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Unimaginable Atrocities: Justice, Politics, and Rights at the War Crimes Tribunals. By William Schabas. Oxford: Oxford University Press, 2012.

Unimaginable Atrocities: Justice, Politics, and Rights at the War Crimes Tribunals. By William... 348 Book Reviews not favor left-wing policies, they accept them so long as core neoliberal prin- ciples remain intact. Moreover, the author assumes that international financial capital prefers democratic regimes over dictatorships and, on that basis, argues that this preference accounts for both the decoupling of recent finan- cial crises and the elections of new democratic governments in Latin Amer- ica as well as the enormous influx of capital into the region in the past several decades. These arguments are developed in six chapters and a list of conclusions. In the first chapter, the author characterizes Latin American countries as emerging economies whose structures are not fully developed, but that have nonetheless adopted the neoliberal model. He therefore concludes that the flow of international capital is considered a fundamental factor for economic growth in the region. As he maintains, one of the main characteristics of these economies is their inclusion “in the indices used by portfolio managers as investable universes” (p. 10). Another important characteristic is that these economies are constrained by political regimes subject to “regular, free and fair elections” (p. 43), whose results are uncertain and in some cases can cause “major financial disruptions, stock market slumps, http://www.deepdyve.com/assets/images/DeepDyve-Logo-lg.png Global Governance: A Review of Multilateralism and International Organizations Brill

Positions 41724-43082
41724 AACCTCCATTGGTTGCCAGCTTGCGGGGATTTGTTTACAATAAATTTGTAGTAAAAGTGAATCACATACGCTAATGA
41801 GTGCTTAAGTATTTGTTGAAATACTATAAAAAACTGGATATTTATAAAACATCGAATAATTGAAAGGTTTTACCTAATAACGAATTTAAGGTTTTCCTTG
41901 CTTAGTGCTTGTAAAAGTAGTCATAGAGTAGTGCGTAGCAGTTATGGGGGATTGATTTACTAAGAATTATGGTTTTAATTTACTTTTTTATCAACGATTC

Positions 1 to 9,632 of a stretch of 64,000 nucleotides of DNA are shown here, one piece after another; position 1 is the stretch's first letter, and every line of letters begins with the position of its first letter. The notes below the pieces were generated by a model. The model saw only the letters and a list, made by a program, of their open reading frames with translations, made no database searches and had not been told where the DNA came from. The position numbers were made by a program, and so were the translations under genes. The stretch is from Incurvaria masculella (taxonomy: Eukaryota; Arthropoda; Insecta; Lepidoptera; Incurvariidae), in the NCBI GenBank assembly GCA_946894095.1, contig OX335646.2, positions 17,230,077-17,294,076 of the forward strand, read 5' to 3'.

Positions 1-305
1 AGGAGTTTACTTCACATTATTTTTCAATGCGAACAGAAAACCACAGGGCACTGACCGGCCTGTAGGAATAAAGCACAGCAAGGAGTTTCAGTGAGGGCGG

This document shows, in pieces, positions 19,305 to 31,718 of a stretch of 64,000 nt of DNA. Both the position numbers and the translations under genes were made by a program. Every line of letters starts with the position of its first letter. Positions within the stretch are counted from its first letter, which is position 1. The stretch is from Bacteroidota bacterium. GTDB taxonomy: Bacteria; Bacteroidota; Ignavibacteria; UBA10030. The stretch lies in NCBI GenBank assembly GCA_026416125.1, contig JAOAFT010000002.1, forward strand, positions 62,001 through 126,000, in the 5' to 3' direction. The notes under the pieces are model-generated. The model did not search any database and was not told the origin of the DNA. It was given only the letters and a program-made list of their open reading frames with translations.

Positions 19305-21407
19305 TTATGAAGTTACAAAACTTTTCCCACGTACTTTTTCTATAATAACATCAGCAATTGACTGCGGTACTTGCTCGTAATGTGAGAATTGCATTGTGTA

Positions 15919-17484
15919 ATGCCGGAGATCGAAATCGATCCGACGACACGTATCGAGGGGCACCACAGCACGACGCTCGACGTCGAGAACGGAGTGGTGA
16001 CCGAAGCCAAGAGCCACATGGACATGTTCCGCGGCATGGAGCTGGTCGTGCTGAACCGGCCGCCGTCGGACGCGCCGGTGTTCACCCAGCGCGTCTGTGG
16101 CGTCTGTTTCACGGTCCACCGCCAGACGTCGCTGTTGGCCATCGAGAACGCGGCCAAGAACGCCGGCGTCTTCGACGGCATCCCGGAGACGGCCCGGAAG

Unimaginable Atrocities: Justice, Politics, and Rights at the War Crimes Tribunals. By William Schabas. Oxford: Oxford University Press, 2012.

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Publisher
Brill
Copyright
Copyright © Koninklijke Brill NV, Leiden, The Netherlands
ISSN
1075-2846
eISSN
1942-6720
DOI
10.1163/19426720-02002014
Publisher site
See Article on Publisher Site

Abstract

348 Book Reviews not favor left-wing policies, they accept them so long as core neoliberal prin- ciples remain intact. Moreover, the author assumes that international financial capital prefers democratic regimes over dictatorships and, on that basis, argues that this preference accounts for both the decoupling of recent finan- cial crises and the elections of new democratic governments in Latin Amer- ica as well as the enormous influx of capital into the region in the past several decades. These arguments are developed in six chapters and a list of conclusions. In the first chapter, the author characterizes Latin American countries as emerging economies whose structures are not fully developed, but that have nonetheless adopted the neoliberal model. He therefore concludes that the flow of international capital is considered a fundamental factor for economic growth in the region. As he maintains, one of the main characteristics of these economies is their inclusion “in the indices used by portfolio managers as investable universes” (p. 10). Another important characteristic is that these economies are constrained by political regimes subject to “regular, free and fair elections” (p. 43), whose results are uncertain and in some cases can cause “major financial disruptions, stock market slumps,

Journal

Global Governance: A Review of Multilateralism and International OrganizationsBrill

Published: Aug 19, 2014

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